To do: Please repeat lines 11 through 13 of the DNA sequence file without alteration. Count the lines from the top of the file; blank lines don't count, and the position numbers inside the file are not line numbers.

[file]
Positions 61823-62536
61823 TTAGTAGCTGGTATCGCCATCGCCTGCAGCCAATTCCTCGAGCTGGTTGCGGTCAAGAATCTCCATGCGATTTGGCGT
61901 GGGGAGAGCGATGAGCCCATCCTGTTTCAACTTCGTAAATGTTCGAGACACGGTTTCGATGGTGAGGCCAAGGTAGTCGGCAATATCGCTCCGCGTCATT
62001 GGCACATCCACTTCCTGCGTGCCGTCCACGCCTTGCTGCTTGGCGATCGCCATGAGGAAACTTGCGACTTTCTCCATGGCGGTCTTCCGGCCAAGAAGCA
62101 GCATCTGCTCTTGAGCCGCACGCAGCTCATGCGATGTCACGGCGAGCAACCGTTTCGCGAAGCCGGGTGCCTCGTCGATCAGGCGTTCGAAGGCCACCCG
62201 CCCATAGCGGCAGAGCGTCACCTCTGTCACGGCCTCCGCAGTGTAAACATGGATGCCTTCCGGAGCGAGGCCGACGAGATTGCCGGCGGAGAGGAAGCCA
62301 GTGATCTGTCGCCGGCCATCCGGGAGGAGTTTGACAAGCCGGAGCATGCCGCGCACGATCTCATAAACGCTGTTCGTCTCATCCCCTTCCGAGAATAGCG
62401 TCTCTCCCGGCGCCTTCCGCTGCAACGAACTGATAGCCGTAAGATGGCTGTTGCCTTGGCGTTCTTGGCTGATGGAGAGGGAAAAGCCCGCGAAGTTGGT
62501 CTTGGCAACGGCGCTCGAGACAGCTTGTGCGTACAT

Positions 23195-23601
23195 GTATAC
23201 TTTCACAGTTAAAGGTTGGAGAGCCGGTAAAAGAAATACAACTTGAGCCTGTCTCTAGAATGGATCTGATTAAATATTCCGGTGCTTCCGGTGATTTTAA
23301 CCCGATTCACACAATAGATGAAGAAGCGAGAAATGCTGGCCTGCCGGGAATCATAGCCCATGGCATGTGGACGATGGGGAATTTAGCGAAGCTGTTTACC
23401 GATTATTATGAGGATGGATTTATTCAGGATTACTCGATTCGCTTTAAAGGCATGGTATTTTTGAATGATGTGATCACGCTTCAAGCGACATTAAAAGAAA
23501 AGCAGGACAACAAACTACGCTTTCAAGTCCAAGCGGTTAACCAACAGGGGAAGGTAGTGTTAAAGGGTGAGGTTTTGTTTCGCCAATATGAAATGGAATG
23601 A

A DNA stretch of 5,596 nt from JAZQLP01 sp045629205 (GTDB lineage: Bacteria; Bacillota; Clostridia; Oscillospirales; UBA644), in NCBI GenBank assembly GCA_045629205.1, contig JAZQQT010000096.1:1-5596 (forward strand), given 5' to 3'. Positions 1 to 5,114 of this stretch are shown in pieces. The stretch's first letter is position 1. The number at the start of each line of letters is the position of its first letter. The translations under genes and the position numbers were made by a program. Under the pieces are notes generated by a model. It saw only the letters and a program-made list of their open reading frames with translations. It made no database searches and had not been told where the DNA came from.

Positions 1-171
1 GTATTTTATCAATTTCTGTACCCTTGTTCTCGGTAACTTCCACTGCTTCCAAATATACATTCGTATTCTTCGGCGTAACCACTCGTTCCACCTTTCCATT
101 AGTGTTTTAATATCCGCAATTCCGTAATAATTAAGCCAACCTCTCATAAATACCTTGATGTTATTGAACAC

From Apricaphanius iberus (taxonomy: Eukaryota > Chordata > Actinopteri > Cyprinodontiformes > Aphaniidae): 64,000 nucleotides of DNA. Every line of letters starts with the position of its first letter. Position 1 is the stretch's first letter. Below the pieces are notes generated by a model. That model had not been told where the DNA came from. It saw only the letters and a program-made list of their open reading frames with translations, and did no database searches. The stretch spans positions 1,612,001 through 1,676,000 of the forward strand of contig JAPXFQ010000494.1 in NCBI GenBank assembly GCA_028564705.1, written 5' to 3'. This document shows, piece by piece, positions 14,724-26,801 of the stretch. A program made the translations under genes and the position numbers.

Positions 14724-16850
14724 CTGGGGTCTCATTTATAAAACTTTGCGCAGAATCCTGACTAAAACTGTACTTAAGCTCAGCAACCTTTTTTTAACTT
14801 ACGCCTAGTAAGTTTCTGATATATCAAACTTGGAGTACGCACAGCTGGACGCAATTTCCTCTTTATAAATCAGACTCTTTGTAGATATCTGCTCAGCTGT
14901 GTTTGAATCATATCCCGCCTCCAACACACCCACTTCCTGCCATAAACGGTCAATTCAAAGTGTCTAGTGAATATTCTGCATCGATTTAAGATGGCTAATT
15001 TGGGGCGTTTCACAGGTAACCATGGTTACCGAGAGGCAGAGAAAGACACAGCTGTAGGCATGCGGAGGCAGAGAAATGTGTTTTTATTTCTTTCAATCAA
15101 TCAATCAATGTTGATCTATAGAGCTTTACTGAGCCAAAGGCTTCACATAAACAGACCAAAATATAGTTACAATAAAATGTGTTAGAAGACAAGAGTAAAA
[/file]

23195 GTATAC
23201 TTTCACAGTTAAAGGTTGGAGAGCCGGTAAAAGAAATACAACTTGAGCCTGTCTCTAGAATGGATCTGATTAAATATTCCGGTGCTTCCGGTGATTTTAA
23301 CCCGATTCACACAATAGATGAAGAAGCGAGAAATGCTGGCCTGCCGGGAATCATAGCCCATGGCATGTGGACGATGGGGAATTTAGCGAAGCTGTTTACC